Thursday, September 18, 2008

Voice of the Customer: Text Analytics for the Responsive Enterprise

Seth Grimes wrote a very nice report entitled Voice of the Customer: Text Analytics for the Responsive Enterprise, published recently in B-Eye Research.

He defines the report subject: "Text analytics helps business users discern and capture the Voice of the Customer from online media such as blogs, forum postings and news articles; from email, chat interactions and contact-center dialogues; and from surveys and other mechanisms for collecting customer feedback: from the totality of enterprise information sources.
This report describes how text analytics has become an essential part of Voice of the Customer solutions. It describes VoC techniques and processes and explains the fundamentals of text analytics technology and solutions. It covers implementation options and best practices, addressing the basic question: How do organizations get started with VoC text analytics? And it presents the findings of a best practices survey that asked end users and consultants about their goals, information source, return on investment (ROI), and advice for organizations looking into VoC text analytics."

The report is well divided; it has an introduction, three parts and an appendix. In the introduction, he did a question: What are your organization’s customers – and your prospects and the media – saying about your company and your products and your competition? And gave the answer: "Voice of the Customer (VoC) initiatives can answer that question and help you formulate your response. VoC is not just an extension of customer relationship management (CRM) to the customer experience. It is an approach that can guide enterprises in meeting the spectrum of sales, marketing, customer support, brand and reputation management, product and service design, and quality demands."

In the first part, called The Voice of the Customer, he defines the concepts, needs and challenges, sources and voices, and also the VoC elements and VoC process; finish talking about some users experience.

He talks about the fundamental business problems in the voice of the customer, and generally the organizations ask:
- How can we improve customer satisfaction?
- How can we maintain and increase our competitive edge?
- How can we boost profitability?

He also talks that the need is to hear, understand and act on customer, and the biggest VoC challenges are to identify and access all relevant sources and make sense of their contents. He classifies voice sources in operational systems, solicited feedback and "open source" intelligence. The open source intelligence is the information available to anyone: forum postings, news and review articles, blogs and other social media.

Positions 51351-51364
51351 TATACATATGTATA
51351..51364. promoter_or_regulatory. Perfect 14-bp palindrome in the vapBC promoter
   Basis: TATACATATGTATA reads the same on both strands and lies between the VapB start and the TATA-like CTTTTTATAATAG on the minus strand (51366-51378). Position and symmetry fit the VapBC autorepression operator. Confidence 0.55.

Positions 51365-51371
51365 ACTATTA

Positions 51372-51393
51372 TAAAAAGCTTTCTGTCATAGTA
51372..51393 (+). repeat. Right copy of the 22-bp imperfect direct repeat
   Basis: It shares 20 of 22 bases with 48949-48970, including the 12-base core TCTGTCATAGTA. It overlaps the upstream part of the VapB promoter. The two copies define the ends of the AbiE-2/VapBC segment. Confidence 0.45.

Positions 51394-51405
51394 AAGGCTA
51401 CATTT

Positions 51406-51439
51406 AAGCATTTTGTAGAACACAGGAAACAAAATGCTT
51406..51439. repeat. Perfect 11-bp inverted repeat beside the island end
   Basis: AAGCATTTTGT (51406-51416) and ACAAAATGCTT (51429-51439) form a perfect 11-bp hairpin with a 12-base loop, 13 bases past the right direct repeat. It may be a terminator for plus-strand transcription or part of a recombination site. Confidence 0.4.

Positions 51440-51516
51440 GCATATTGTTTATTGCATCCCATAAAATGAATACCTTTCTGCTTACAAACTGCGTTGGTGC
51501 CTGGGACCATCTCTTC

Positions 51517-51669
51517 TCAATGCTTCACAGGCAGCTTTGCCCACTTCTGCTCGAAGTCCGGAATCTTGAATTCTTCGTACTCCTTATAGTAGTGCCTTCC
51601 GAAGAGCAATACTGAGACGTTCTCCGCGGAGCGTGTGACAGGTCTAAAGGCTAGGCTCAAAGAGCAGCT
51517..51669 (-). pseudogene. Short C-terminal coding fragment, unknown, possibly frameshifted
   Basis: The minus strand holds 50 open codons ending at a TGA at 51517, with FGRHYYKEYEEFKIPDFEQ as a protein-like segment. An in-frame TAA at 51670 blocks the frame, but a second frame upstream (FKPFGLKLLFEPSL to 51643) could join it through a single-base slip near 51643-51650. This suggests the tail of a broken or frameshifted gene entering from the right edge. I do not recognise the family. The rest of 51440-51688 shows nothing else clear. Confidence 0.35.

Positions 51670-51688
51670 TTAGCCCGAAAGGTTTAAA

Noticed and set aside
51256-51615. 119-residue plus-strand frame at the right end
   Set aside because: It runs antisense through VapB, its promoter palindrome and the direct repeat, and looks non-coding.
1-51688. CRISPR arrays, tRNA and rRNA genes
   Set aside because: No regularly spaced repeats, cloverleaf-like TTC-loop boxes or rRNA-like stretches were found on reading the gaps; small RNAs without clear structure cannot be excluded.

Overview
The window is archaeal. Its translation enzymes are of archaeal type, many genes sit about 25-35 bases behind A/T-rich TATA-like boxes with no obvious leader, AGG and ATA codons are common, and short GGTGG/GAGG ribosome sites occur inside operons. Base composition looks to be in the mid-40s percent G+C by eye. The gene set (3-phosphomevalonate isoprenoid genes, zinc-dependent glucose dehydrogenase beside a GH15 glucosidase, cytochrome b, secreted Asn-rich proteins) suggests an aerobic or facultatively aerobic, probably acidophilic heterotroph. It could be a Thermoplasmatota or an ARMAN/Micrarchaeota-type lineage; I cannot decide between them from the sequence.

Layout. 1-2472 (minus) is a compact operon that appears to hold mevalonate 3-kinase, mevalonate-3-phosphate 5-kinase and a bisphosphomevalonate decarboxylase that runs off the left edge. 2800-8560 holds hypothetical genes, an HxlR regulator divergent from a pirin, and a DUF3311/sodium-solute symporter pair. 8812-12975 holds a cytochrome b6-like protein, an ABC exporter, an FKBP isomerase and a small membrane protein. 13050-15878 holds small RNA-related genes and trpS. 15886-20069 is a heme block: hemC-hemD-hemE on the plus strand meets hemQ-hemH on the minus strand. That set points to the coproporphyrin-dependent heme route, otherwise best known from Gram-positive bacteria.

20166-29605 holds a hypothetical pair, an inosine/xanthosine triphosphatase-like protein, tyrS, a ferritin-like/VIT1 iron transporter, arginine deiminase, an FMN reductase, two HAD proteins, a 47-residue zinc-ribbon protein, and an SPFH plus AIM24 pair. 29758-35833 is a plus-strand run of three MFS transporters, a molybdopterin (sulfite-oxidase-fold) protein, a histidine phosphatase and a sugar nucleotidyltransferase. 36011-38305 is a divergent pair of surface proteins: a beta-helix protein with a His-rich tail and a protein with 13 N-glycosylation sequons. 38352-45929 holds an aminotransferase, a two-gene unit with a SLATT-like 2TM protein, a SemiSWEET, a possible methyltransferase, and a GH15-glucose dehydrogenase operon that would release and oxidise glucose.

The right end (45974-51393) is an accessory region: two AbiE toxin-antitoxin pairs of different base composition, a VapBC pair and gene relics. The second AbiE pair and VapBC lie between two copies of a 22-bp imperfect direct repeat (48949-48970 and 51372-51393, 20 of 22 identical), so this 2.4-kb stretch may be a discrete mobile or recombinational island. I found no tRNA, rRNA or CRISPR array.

In the VoC elements, he talks about the concept of the net promoter score and customer lifetime value. In the VoC processes, he defines the setting goals, how information gathering and filtering, and explains the facts and opinions concepts: what distinguishes opinions from facts it that opinions convey sentiment, they convey attitudinal information. He also explains what is data enrichment and analysis. He finishes the first part describing user experiences.

In the second part, entitled Technical Insights, he defines the technical context and explains the text technology basics. The text analytics is an answer to the unstructured data challenge. With the availability of text analysis tools, large-scale, automated analysis of textual sources is finally attainable, and this shift has occurred for BI, for predictive analytics and for VoC efforts. He explains that sentiment analysis is one of the most exciting applications of text analytics nowadays, because sentiment is central to human communications, it is also of key importance for VoC study.

In the last part, called Study: VoC text Analytics Best practices, he talks about best practices for the implementation of VoC text analytics initiatives.

There is an appendix with links to some case studies and vendor solutions, provided by IBM, SPSS and Business Objects.

This is a very nice report, written by Seth Grimes, an expert in text analytics and should help everyone that is interested in use the concepts of text analytics in the companies.

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